When Steve Jobs unveiled the iPad in 2010, it marked the start of almost a decade and a half of total dominance of the tablet market for Apple.
Even die-hard Apple refuseniks often make an exception for iPad because Android rivals tend to be either incredibly bad or bewilderingly expensive (I’m looking at you here, Samsung).
So the news that smartphone upstart OnePlus was making its own tablet was intriguing. OnePlus made a name for itself with a series of great Android phones which boasted premium specs at a fraction of the price of flagship phones.
Over the years, the price of OnePlus phones has crept up, sadly – but the new OnePlus Pad offers very good value indeed at $479 with a case thrown in.
The screen is sharp and bright even in direct sunlight
The new OnePlus Pad offers very good value indeed at $479 with a keyboard case thrown in
For that money, you get a processor up there with the very best, more than capable of handling most apps.
The tablet also packs a large, great screen and solid battery life – which is precisely the recipe OnePlus used to get its claws into the smartphone market.
The battery lasts for an entire month on standby, OnePlus says – I have no reason to doubt this, as it barely went down when I left the tablet untouched. And it charges to 80 percent in an hour.
The standby mode is far better than the competition – iPad Pro only lasts a couple of days – and the fast charge outpaces any tablet I’ve previously tested.
No bones about it, the machine is great value on the hardware front. The 144Hz LCD screen is sharp, and at 500 nits, is bright enough to be used outdoors (just).
The battery life is also pretty sensational, almost to the point where you don’t have to think about it – and if you get caught short, it comes with a beefy 67w charger that can restore it to 80 percent within an hour.
It’s got a distinctly ‘tall’ screen (it’s the first-ever tablet with a 7:5 aspect ratio), which isn’t an earth-shattering innovation, but makes it easier to read or work on documents on screen.
Buying tablets is often a fairly confusing experience due to the profusion of ‘Pro’, ‘Max’ and ‘Ultra’ models of Apple and Samsung tablets – with the OnePlus Pad, what you see is what you get.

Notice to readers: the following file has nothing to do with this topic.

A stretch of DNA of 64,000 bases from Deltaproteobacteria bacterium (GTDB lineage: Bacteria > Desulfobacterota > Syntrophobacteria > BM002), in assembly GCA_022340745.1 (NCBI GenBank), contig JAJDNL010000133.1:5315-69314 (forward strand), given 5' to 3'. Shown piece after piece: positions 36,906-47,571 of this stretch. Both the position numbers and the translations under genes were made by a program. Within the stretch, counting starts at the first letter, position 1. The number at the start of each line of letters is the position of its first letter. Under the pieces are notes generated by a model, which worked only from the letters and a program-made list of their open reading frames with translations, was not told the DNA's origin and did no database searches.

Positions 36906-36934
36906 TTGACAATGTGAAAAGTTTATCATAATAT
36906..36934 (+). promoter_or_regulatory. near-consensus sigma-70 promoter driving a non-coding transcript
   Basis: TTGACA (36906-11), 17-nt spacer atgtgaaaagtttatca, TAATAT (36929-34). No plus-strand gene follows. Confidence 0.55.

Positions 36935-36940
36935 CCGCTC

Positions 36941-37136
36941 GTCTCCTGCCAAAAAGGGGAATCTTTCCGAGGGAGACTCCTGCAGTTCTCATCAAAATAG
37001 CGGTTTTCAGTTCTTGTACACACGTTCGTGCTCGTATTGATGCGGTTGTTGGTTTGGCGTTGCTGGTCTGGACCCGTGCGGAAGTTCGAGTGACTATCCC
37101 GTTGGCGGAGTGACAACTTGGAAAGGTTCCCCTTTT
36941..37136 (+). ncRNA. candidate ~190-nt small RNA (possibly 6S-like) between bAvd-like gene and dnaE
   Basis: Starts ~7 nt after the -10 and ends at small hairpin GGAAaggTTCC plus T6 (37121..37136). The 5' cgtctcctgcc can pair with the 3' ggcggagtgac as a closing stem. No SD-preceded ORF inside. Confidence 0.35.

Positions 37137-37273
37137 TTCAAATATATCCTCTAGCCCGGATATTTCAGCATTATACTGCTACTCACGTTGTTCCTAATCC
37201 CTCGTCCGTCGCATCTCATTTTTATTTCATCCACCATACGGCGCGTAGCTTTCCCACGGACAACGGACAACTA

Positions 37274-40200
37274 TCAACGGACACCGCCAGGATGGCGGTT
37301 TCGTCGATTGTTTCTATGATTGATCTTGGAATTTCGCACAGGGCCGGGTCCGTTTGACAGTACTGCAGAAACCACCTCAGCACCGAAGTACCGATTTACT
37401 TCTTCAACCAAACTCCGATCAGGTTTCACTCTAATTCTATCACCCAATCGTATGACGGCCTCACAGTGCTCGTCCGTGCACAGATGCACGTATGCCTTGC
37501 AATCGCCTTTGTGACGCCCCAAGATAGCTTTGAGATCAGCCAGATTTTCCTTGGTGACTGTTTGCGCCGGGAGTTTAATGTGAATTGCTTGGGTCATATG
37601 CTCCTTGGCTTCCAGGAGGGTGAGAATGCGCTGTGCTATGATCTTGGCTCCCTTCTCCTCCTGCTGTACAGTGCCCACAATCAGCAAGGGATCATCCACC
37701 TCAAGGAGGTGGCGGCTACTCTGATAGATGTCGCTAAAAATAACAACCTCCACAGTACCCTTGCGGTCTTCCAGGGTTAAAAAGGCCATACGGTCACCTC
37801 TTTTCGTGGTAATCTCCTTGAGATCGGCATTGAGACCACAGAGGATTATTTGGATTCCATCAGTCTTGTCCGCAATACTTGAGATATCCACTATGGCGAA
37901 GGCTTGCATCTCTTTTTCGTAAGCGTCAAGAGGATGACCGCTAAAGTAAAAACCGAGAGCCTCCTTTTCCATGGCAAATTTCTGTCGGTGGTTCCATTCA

There’s one specification, with one color, green (which ‘signifies life and new change’, OnePlus informs me).
One of the eternal truths of electronics is that if you’re paying a low price, there will be stuff missing.
Here, there’s no fingerprint scanner, just a face scanner (so you won’t be using banking apps on the Pad), and there’s no cellular connection, only Wi-Fi.
The screen is also LCD, not OLED – but these are all fairly insignificant details, and the screen’s gorgeous for watching videos and playing games.
But can you do a day’s work on it? Android tablets used to be an absolute nightmare if you had to use one for work, with many apps unpredictably turning into phone apps on-screen.
There’s the occasional flicker of that here (the Amazon Prime app suddenly turned into a floating phone-sized window when I tried to shut it) but it’s mostly a very laptop-like experience – helped immeasurably by the $140 Fusion Folio case, which offers a keypad with pleasingly clicky keys which is very easy to type on.
Both front and back cameras are positioned centrally (Pic: Rob Waugh)
The gadget is pleasingly slim at 6.54mm (Pic: Rob Waugh)
Google pulled its socks up with tablets with the release of Android 13, with the OS optimized to work on large screens, and Google and Microsoft’s apps all work very well horizontally.
The camera is positioned centrally, with face-following tech (useful for Zoom and Teams calls).
Both rear and front cameras are OK, rather than sensational (but really, who wants to be taking photos on a tablet?)
As a laptop substitute, it pretty much works (in fact, I’m typing this on the OnePlus Pad right now without too much yearning to be back on my ‘real’ computer).
OnePlus have added a split-screen mode for an even more ‘laptop-like’ experience, and the MediaTek Dimensity 9000 (a very high-end chip) means you never feel like the device might start pouring steam out the sides when you’re at work.
With the odd hiccup where apps refuse to go into horizontal mode, this isn’t as polished a performer as Apple’s iPad Pro.
But it offers an incredible level of performance for the price, and it’s a great-looking machine too, just 6.54mm thick and with a pleasing metal unibody design (although I notice a bit of scuffing around the magnetic connectors for the keypad after just a few days).
For highly mobile workers (or just for keeping children silent in the back seat of the car for very long periods) it’s a great product.
It may not knock Apple’s iPad off its perch, but it certainly marks the entrance of a powerful new competitor for Apple’s all-conquering slates – and one that’s definitely worth considering for anyone looking for a lower-priced, slimline machine.
Rob’s final score: Four out of five.
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